The backdrops are .060 sheet styrene painted with two shades of blue flat latex paint from Home Depot that I blend together. I use a typical sky blue on the upper two-thirds. I no longer know which Glidden color I used originally, but Glidden's "Wild Blue Yonder" is close, though a shade lighter. On the bottom third, I use a very light blue (almost white) from Glidden called "Ice Age." I apply both to 4 or 5 foot section of backdrop with rollers and then I blend them together with a wide brush while they are still wet to create that hazy transition.

The Glidden website is great for comparing shades.

Here's a quick video of one lap around the mainline. I apologize for the messy layout and rather amateur video, but hopefully it gives a good general view of the track plan.



Awesome video and awesome layout! Nothing worse than waiting for someone to quit yabbering on for 5 minutes when you just want to see the layout.

Could you/did you go into detail about the mountains you did along the basement wall? I'm more or less trying to accomplish the same exact thing on my layout. It looks like cardboard lattice and plaster cloth?

@BillYo414 posted:

Awesome video and awesome layout! Nothing worse than waiting for someone to quit yabbering on for 5 minutes when you just want to see the layout.

Could you/did you go into detail about the mountains you did along the basement wall? I'm more or less trying to accomplish the same exact thing on my layout. It looks like cardboard lattice and plaster cloth?

Yep, that's exactly what I did. The below image shows basically every step from beginning to end. Starts with simple cardboard strip lattice. I then covered the entire thing with plaster cloth and on top of the plaster cloth I smoothed on joint compound; sculptamold or plaster would work just as well. Once it dries I decide where I want to add and carve some rocks made of plaster. I throw on some brown paint and add various colors of turfs, bushes, and trees. I still have to go back and add some more coloring to the rocks, add more trees and small details and such.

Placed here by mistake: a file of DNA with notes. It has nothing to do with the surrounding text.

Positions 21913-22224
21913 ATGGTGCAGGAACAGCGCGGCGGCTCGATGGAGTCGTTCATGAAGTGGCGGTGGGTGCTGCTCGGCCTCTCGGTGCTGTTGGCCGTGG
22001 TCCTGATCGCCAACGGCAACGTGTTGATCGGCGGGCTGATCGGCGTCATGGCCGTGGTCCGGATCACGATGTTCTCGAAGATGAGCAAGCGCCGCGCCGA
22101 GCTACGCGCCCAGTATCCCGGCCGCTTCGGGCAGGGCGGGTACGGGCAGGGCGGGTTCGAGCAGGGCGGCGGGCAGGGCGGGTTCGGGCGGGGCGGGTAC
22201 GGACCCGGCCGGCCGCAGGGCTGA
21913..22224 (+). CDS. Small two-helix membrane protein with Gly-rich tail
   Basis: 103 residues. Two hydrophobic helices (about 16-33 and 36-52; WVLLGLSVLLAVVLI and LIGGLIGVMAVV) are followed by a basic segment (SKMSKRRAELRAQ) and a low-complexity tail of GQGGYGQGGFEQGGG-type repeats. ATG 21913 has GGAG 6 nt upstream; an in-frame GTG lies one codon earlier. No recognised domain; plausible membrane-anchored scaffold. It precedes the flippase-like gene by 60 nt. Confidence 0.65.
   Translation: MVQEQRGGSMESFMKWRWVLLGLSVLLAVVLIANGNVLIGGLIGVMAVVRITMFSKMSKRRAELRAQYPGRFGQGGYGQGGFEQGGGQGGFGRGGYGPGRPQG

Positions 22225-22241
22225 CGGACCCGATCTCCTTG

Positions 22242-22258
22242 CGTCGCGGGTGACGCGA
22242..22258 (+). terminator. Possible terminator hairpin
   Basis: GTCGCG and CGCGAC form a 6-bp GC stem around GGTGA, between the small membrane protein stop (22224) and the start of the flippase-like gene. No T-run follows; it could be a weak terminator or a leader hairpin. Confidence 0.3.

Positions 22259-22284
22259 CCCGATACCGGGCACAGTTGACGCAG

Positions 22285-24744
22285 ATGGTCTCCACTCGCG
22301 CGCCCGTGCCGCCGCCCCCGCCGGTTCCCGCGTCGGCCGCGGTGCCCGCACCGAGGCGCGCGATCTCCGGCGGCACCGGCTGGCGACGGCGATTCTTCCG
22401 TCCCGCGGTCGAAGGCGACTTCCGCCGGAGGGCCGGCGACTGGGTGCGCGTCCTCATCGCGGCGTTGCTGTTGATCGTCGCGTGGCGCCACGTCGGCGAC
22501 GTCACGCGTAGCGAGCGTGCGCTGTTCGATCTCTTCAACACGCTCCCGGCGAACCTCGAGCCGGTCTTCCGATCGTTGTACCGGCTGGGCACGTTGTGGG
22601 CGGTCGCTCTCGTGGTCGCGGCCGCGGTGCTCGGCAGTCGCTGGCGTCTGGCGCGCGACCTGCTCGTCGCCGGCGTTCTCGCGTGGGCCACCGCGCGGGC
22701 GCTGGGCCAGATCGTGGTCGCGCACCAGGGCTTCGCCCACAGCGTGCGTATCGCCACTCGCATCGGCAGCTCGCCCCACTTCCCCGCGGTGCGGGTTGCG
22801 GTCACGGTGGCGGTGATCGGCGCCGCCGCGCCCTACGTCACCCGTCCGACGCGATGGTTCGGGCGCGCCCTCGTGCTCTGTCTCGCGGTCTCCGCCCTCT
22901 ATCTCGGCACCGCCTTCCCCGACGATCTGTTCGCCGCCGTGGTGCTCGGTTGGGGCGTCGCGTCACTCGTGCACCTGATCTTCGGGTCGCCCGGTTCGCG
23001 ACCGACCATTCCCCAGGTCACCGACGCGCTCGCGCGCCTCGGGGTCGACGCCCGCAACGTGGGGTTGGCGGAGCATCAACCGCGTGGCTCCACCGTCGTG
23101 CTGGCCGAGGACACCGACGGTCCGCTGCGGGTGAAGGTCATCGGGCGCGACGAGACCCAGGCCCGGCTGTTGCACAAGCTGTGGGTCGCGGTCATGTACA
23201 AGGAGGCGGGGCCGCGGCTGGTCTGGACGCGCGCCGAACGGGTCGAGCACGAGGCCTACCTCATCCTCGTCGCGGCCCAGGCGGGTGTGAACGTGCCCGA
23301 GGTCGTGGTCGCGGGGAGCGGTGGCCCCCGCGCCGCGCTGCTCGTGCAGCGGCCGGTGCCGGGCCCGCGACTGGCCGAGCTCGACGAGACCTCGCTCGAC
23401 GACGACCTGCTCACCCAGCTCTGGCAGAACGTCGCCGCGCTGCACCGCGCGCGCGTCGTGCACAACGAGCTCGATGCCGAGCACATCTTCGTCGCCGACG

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Yep, that's exactly what I did. The below image shows basically every step from beginning to end. Starts with simple cardboard strip lattice. I then covered the entire thing with plaster cloth and on top of the plaster cloth I smoothed on joint compound; sculptamold or plaster would work just as well. Once it dries I decide where I want to add and carve some rocks made of plaster. I throw on some brown paint and add various colors of turfs, bushes, and trees. I still have to go back and add some more coloring to the rocks, add more trees and small details and such.



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Nick, Perfect !

I need to begin in my layout but I don't know the first step !!

Nick,

I just discovered your layout build.  I am super impressed!  You have made a ton of progress in a short amount of time.  I love your theme and your scenery is already making the PRR  come alive and feel real.  Your horseshoe curve section reminded me of the real thing as I have been there several times. Western PA is my old stomping ground.  My layout build, the Allegheny Crossing is along the same lines as yours, loosely modeling the look and feel of the PRR and Western Maryland RR in the 40's to 50's with a few other things mixed in there.  Although, I am nowhere near as far along as you are.  I will be following your build closely and if you don't mind, I'm sure I will be grabbing some inspiration for my layout.  Keep up the great work!  Looking forward to seeing your progress.

Michael

2/9/21

I was really anxious to start putting together my Horseshoe Curve inspired scene. So, today I put the base layer of scenery down around the tracks and hillside. I also added in a sidewalk that will eventually have a fence on the track side (I don't believe the fence was present in the steam era, but I like the look if it) and will have a staircase leading down to the small flat area below. Many more layers of details will be added in the coming days along with a good vacuuming of the track.

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@pennsynut posted: